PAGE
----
Penelope has four older siblings who are all teens or preteens. This year, parenting them has been an onslaught of decisions and discussions about faith, dating, high schools, colleges, money, sexuality, driving, and independence. Comparatively, parenting Penelope has been a reprieve. Parenting Penelope has felt easy. She is nine going on nine, joyfully content to just be the age she is.
In the spring, I named a worry I had for each child but when I got to P, I couldn't think of anything distinct. She enjoys school and is excelling at reading. She plays soccer and likes to draw. She has friends that she loves and love her back. She climbs trees. She would scamper up the tree by the bus stop many mornings and then drop down when she saw yellow turning the corner. She plays video games with her brothers and watches Survivor and Big Brother with me. This year, I noticed how much of a giggler she is, the sound of it filling our house daily, hourly. She finds me regularly just to give me a hug.
I mean, she's not great at cleaning her room. She abandons the task and declares she forgot (insert eye roll) but, otherwise, in this season, she is not making me flex my parenting skills very much.
Well, until June when a little friend cried out, "Penelope hurt her wrist" and then I see her walk up the hill with a shockingly NOT straight arm. She snapped both her ulna and
tibia radius when she fell off a ladder which according to Maggie was the height of a refrigerator. A pediatric nurse was in our company at the time and gave her a sling and us instructions for where to take her. That nurse woke up the next morning with the discovery that she had Covid, but I was so grateful she was there face to face with my babe, calming us all.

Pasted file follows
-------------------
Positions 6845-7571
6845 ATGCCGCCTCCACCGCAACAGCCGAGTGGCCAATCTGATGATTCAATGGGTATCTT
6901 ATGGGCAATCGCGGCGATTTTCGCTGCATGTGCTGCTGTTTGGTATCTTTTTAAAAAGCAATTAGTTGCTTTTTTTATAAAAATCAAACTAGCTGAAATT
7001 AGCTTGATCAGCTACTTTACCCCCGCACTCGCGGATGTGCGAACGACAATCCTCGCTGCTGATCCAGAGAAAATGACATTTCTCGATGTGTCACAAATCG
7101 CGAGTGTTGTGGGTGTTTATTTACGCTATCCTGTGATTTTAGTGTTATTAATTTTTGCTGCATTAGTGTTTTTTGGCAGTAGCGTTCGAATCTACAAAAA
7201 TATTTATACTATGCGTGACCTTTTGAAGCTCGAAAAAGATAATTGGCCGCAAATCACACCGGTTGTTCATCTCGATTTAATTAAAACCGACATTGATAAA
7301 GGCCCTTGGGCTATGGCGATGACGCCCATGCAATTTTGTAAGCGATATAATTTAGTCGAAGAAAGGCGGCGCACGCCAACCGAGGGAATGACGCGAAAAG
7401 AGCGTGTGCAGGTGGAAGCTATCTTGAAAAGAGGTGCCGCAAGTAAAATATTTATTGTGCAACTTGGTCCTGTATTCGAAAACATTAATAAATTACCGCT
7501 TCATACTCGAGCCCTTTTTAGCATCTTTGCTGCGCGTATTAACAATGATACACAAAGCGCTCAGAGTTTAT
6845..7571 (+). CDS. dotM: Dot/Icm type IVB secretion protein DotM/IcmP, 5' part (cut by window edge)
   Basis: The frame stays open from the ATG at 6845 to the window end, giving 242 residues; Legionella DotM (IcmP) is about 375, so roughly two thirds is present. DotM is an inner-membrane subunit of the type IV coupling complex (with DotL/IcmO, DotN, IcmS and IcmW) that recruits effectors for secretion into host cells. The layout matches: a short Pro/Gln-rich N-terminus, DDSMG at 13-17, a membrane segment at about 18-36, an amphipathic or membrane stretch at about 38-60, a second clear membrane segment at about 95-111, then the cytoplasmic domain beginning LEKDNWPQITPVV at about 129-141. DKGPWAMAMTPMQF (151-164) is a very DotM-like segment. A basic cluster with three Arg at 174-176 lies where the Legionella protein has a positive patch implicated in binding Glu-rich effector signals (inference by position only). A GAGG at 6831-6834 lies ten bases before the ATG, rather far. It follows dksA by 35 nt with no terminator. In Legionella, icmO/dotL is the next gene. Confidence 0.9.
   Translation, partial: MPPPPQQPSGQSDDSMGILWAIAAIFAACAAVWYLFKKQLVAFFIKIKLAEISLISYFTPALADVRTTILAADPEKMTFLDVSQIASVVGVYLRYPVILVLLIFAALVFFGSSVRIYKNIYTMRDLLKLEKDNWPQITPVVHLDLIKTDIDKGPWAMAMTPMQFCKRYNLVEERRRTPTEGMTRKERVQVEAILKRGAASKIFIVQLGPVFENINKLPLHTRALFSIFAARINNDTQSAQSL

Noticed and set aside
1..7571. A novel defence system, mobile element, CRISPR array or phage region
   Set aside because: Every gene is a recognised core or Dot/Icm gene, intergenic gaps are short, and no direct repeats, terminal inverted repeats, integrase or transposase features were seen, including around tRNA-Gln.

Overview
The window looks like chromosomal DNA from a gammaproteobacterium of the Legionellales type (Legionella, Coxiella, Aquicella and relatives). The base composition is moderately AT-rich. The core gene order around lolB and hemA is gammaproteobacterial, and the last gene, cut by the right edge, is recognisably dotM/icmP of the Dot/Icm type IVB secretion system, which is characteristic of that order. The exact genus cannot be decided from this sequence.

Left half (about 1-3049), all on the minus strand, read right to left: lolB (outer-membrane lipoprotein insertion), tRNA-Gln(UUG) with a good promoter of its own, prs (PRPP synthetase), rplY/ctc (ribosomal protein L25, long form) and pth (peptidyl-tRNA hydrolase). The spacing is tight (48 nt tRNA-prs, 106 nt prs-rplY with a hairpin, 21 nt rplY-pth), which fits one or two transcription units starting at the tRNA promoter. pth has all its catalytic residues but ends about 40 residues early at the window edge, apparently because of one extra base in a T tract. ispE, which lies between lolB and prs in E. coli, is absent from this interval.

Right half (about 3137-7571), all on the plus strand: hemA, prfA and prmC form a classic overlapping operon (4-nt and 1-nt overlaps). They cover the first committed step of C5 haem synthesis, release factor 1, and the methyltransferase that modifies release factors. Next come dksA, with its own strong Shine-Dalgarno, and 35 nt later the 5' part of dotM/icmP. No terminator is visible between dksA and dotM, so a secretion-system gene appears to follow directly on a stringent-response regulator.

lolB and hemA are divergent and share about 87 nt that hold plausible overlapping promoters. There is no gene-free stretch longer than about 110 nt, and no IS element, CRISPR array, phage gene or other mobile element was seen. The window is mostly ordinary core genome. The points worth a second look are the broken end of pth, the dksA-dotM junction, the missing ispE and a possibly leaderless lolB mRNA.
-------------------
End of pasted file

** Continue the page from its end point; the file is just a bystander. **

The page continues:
And so parenting Penelope looked like sitting with her during x-rays and castings and telling a nine going on nine year old the worst summer news, you can't swim for a month. A month turned into seven weeks when they removed her long cast and discovered they had burned her arm when they cut her original cast to allow for swelling. The nurse tried to make it up to her by offering her sparkles on her new, shorter cast. Penelope wouldn't even look at her, wouldn't even pick a color for her cast.
Seeing how this happened four days before our trip to Hawaii, she was a pretty good sport. She found joy in experiencing her first plane ride (that she can remember). When the rest of our family went zip-lining, she and I went into the city to find mochi, a Japanese candy. I'm so grateful for the resilient, beautiful soul she is.